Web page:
The Brüknahm Project
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The Brüknahm Project

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""Pirate radio music....""

“…Like disparate strains of street song heard in a fever dream, or
drifting through an open window in Marseille on the morning after an
absinthe-soaked night, The Bruknahm Project's distinctive CD sits on the edge of consciousness, half-heard and half-imagined. This stripped down, deconstructed global melange manages to fuse hip-hop, salsa, tango, rai and reggae while still managing to sound as if it all rises like steam out of a single urban milieu, somewhere East of Brooklyn, North of the Magreb, and South of Montparnasse. It's pirate radio music, broadcast from an offshore transmitter in a Summer squall, barely heard but sounding like someplace you want to be with a leggy woman and a cold drink in your hand...”
- Andy Hill, Disney Music Supervisor

""We ask for more...""

We let ourselves go; rather, we get hooked on it, little by little in a wisely organized krypto-punk mess, we discover a music that is scared of nothing, which suprises before seducing. ……we finally admit that it’s beautiful, full of vitality, supreme pleasure, intelligently discovering itself. We ask for more.” - J. Launay, Jazz A Vienne Festival


The Bruknahm Project- LP(Knitting Factory Records)
AIR: On My Way- LP(EMI/Toshiba Japan)
North Sea Jazz Festival(Holland)
Jazz á Vienne Festival(France)
Shangahi Jazz Festival(China)
Living Larger Hip Hop Festival(Germany)
MTV- Real World, Dismissed, Road Rules,etc.
Manito-motion picture (Film Movement, Showtime, IFC)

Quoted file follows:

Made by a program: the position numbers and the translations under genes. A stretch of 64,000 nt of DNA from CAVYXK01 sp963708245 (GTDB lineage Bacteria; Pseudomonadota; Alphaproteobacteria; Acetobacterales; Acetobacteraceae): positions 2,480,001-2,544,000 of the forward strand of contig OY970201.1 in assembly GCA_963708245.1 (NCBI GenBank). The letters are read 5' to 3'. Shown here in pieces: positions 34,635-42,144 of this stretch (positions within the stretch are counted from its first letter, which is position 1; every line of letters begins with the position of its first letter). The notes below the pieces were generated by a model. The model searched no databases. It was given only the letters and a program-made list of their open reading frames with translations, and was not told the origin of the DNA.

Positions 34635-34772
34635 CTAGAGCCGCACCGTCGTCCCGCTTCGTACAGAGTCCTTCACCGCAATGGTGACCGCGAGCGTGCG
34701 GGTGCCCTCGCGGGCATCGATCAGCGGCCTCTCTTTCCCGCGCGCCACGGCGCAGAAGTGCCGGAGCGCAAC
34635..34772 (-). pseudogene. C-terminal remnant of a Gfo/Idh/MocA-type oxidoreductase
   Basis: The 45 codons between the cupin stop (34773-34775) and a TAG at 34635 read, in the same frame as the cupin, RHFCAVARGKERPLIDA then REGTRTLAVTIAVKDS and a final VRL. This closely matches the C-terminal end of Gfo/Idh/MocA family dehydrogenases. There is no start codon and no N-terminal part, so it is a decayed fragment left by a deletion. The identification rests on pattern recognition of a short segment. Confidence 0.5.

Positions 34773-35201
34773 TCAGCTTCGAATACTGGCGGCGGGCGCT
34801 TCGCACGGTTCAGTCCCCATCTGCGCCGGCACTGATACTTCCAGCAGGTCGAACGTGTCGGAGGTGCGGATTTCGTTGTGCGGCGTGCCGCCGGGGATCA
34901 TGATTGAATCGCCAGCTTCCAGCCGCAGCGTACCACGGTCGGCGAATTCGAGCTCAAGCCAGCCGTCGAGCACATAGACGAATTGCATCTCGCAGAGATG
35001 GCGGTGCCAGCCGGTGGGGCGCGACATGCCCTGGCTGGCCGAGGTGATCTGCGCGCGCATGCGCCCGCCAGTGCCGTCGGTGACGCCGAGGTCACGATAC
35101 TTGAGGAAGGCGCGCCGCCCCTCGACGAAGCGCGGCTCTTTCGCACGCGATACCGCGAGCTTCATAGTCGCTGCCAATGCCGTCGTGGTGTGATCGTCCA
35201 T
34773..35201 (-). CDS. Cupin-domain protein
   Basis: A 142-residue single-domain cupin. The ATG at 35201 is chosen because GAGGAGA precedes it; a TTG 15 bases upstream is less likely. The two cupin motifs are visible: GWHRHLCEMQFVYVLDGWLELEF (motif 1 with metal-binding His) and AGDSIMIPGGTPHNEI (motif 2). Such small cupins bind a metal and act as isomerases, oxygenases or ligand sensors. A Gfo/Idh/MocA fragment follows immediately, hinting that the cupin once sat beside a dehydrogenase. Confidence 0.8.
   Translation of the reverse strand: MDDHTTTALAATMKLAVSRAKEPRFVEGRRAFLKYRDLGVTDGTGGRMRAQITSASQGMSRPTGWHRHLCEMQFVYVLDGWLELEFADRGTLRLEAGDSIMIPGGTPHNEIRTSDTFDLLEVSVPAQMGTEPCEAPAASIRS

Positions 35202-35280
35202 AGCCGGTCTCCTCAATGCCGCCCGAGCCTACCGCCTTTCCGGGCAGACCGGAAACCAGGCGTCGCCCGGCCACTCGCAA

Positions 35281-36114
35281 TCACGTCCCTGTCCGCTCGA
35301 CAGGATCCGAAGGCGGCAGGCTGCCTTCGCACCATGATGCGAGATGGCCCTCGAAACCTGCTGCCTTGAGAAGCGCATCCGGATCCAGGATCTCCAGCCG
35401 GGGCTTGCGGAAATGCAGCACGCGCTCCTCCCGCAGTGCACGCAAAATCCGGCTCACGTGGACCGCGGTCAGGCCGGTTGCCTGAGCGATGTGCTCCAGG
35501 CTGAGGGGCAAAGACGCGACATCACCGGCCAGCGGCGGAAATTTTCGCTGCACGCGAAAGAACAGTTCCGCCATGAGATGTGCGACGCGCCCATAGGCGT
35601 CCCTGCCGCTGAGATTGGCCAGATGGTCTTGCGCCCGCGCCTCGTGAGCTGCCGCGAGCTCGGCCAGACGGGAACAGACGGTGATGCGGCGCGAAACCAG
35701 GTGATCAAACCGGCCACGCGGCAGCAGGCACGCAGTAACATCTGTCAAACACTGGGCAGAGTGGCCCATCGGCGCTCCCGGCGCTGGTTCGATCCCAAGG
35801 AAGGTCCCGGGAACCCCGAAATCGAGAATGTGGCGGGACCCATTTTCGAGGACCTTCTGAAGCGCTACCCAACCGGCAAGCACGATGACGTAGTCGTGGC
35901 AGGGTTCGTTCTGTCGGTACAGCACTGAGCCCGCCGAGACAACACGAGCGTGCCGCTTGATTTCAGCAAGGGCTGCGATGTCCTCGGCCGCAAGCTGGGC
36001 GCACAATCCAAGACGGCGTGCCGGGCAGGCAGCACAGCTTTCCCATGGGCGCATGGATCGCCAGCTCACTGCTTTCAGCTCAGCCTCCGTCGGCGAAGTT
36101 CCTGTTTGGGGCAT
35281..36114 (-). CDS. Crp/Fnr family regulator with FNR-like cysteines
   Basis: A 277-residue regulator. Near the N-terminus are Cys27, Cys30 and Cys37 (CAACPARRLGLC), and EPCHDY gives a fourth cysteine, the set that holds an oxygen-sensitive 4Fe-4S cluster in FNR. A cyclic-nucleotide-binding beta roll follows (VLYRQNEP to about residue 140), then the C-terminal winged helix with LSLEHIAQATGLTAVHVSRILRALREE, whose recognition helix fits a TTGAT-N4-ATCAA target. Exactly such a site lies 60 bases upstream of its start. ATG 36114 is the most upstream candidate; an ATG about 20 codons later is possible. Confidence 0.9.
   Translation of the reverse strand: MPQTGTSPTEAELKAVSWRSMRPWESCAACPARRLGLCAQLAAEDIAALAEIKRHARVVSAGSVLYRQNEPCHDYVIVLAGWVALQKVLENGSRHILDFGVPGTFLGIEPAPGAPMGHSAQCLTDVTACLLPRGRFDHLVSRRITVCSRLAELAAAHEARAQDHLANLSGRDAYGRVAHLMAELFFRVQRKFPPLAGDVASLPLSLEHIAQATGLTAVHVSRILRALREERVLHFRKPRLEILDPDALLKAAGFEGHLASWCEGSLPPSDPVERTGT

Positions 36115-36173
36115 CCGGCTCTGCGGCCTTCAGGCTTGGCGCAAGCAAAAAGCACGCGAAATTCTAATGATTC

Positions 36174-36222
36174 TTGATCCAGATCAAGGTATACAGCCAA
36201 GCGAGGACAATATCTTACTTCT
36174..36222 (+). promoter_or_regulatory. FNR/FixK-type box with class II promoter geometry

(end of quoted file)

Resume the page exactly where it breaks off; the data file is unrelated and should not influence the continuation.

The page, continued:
The term Brüknahm is hip hop slang for the borough of Brooklyn. Popularized by rappers in the early 90’s, it is the fusion of the words Brooklyn and Vietnam. It was meant to depict Brooklyn as a rough place to live; a war zone. In 2000, entrepreneurs Dexter Wimberly and Geuka Evans launched an urban clothing brand called Brüknahm, and elucidated a deeper meaning of the word in creating a concept behind the gear. They envisioned Brooklyn, and it’s ninety different ethnicities, as a society unto itself, struggling to live and prosper in a “concrete jungle”. A place where each individual is forced to use his or her ingenuity, adaptability, and creativity to wage a “gorilla” war against a juggernaut that aims to divide and conquer. Considering the term was born in hip hop vernacular, Wimberly and Evans thought it fitting to seek music that embodied the philosophy of the clothing, and could be cross marketed as such. They turned to their colleague and old high school buddy, composer/producer Saundi Wilson. As fate would have it, Wilson had already been discussing a project of similar scope with former schoolmate(Purchase Conservatory) Sebastian Bardin. The Brüknahm Project was born. It took the newly formed duo a full year to finish the album, and it was mission accomplished for Wimberly and Evans. The eclectic album, recorded in a home studio, captivated the fashion trendies and gave their brand a special cache. A year later, The Brüknahm Project Volume 1 caught the ear of Michael Dorf at Knitting Factory Records. Wilson and Bardin, who would be known simply as Brüknahm, signed a licensing agreement with KFR, and set out on a path that would take them above and beyond the t-shirts that bore their name. The album was critically acclaimed and Europe beckoned. Brüknahm launched it’s first European tour. The ensemble, which features jazz heavyweights Abraham Burton and Nasheet Waits, electrified audiences from the North Sea Jazz Festival to Jazz a Vienne. Upon their return, Wilson and Bardin decided Europe was for them. Later that year, they emigrated from “Brüknahm”, Wilson’s home town, to Paris, Bardin’s home town. Immediately, they began planning for a second tour. They made another successful swing across Europe, highlighted by a night a Paris’s famous Sunset Jazz Club. All told, Brüknahm played in festivals spanning three different genres- jazz, hip-hop, and electronic. Universal Records(France) had begun express interest in their work. They asked the duo if they’d be interested in producing French pop music. Wilson and Bardin agreed, and were commissioned to produce three remixes, one of which was for the platinum-selling Algerian star Khaled. Meanwhile, their album somehow made it’s way over to Japan and had peaked the interest of another band- Air. Brüknahm eventually produced two remixes an album entitled “Air: On My Way”(EMI/Capitol), which featured remixes from notables such as Martin, Medeski, and Wood. There were some Americans who were starting to become fans of the music as well. The people at MTV. They began to license it to one show after another and, today, music from The Brüknahm Project can be heard on TEN different series in syndication. Wilson and Bardin have since returned to the U.S.(Bardin to N.Y. and Wilson to L.A.). Bardin has been busy producing tracks for the twin sensation Nina Sky. While Wilson produces the up and coming Canadian star Jessica Brooks. The Brüknahm Project continues to perform at special request. Most recently they appeared as the closing act of the Shanghai International Jazz Festival(China).